What does a 19 year-old girl know about love? Not much more than having bigger eyes than her head can carry, gleaming with hope and curiosity.
March 23, 2011
I bury myself into my mattress, unwilling to awake to this gloomy Wednesday morning. As my knees gain back strength from my corpse-like sleep, my feet role onto the carpet. Worried of the time, I hustle, and scramble my books and things together. As I leave the warm interior of my building the rain falls onto me politely, with a soft pat against my shoulder. Keeping me dry is my black umbrella-silhouetted raincoat, preparatory for spring. As I cross the street, I remember that it is only the beginning of my week and I dread to walk through the glass doors ahead of me to get to class.
I decide to take the stairs after class, in some sort of attempt to make my day seem worthy of something. Up six flights, turn right, unlock the door, proceed, and I dress back into my fleece pajamas, snuggle back under my soft blankets and read my new book. It’s crisp pages feel nimble against my delicate fingertips. As the minute hand on the clock hits fifteen after twelve, I see a familiar name pop up on my telephone: “New Message From CJ Richards”. He’s been my unrequited crush for three months, even though we’ve never formally met or spoken of anything of importance. Nervously, I slide my phone open and read that he wants to meet me for coffee… right now. I have a reading assignment due in two hours and I’m only half way done. He pleads. I willingly give-in. Grabbing my book, black raincoat, and black purse to match, I head toward the door. I take the post-war elevator down six flights and my stomach turns. My anxiety kicks in when my feet reach the outside air and I grab a Vogue menthol cigarette from my purse. I light the end, holding it gently to the tip of my lips. Ignition, and I inhale deeply, breathing in the toxins, enjoying every scent of my nervous need. Calming me down, the shaking of my hands slows to a soft tremble. Within minutes, I inhale the entirety of the stick of shredded paper and tobacco and toss it to the side of the street. With no sign of my rendezvous in sight, I mosey into the Dunkin Donuts on 7th avenue, the median of our two apartments. I stand in the line for my cup of coffee, tip the cashier, and proceed to an empty table. As the janitor mops around my feet and chair, I open my book.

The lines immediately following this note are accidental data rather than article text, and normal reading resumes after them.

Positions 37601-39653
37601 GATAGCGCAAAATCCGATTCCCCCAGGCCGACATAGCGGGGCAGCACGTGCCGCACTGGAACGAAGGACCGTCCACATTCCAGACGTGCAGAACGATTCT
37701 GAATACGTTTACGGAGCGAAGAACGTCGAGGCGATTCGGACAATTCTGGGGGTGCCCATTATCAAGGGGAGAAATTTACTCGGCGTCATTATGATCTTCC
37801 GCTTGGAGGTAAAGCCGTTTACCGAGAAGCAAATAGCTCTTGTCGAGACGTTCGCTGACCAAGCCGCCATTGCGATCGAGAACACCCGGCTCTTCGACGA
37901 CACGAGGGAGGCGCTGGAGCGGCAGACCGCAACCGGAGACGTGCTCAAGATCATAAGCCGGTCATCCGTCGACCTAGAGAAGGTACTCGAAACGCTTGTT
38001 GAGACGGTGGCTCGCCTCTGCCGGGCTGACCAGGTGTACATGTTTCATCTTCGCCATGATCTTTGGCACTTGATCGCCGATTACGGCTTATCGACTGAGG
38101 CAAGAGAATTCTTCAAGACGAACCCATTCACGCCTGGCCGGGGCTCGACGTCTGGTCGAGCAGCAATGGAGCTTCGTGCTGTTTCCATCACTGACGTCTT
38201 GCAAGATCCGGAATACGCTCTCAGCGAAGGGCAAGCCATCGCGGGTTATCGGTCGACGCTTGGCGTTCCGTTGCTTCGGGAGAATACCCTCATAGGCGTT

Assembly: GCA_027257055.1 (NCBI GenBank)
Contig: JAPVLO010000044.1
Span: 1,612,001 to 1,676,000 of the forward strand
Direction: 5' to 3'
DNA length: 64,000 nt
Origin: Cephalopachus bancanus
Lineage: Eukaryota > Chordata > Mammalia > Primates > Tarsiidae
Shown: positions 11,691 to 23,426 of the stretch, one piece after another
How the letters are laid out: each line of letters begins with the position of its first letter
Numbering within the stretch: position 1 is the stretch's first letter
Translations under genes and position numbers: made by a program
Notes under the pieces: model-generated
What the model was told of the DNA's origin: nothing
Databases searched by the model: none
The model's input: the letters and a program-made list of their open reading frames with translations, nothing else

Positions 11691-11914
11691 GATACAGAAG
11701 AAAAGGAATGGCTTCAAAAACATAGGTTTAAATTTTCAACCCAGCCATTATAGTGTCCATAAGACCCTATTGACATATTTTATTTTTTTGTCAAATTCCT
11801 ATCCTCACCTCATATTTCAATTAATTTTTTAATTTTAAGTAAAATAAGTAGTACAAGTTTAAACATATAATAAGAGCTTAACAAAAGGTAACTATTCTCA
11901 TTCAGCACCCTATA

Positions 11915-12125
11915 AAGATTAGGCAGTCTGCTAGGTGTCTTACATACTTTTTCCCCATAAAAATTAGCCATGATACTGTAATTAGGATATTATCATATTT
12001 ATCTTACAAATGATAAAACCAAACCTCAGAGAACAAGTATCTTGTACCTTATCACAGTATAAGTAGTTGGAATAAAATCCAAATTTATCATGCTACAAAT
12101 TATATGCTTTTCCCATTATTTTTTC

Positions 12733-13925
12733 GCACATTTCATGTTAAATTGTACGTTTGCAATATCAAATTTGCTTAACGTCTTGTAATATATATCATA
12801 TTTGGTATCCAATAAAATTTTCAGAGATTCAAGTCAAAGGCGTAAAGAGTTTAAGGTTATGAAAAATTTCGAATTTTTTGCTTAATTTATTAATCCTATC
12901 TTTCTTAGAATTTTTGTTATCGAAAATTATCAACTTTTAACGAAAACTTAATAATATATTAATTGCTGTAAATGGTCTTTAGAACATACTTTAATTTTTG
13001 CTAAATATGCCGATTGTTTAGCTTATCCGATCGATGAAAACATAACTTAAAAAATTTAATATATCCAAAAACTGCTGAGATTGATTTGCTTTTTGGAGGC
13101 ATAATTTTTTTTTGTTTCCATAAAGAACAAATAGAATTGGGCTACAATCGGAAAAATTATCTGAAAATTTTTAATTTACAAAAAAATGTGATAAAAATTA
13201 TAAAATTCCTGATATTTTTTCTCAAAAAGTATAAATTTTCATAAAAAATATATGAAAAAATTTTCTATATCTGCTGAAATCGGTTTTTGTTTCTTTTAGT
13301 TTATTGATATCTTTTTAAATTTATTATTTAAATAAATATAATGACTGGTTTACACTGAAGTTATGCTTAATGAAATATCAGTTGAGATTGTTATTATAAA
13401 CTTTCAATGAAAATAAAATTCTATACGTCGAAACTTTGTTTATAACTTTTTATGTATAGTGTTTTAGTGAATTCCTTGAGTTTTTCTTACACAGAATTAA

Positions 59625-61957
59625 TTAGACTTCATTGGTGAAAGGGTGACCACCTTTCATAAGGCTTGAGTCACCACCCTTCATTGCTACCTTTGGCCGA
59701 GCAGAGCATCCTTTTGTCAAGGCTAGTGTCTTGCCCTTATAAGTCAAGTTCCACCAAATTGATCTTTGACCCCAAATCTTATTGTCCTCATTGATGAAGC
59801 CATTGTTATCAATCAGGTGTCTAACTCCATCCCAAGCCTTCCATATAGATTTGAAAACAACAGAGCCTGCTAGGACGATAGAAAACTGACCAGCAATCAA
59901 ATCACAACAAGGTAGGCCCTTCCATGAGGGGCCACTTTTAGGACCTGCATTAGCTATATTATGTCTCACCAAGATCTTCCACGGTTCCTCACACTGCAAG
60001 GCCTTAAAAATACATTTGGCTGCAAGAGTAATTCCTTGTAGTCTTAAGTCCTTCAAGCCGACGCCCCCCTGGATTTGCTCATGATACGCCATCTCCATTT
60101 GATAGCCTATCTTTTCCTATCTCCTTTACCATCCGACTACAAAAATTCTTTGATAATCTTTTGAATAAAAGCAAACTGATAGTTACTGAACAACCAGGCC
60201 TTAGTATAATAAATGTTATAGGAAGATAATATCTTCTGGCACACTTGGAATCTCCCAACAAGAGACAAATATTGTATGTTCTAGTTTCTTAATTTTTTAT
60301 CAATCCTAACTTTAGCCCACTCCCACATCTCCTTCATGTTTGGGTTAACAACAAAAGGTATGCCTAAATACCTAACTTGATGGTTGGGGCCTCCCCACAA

I wait, sitting with my Dunkaccino in front of me. Wisps of coffee and hot chocolate catch my nose as I drink from my cup. My face puckers as my tongue burns under the hot coal fire of the drink. I should know better. I’m anxious, looking up from my book, to the street, and back onto the pages of my book. As the door swings open, letting the cool breeze in, the feet of pedestrians walking by floods the coffee shop, even if they’re just passing by. My excitement is almost too much to bear, but the mixed feelings I have about this date keeps me grounded. I don’t even know his voice. I don’t know his height, his hands, or his eyes. This is almost a blind date. My hands begin to shake, as the man sitting diagonally from me flips through his newspaper in search for the crossword puzzle.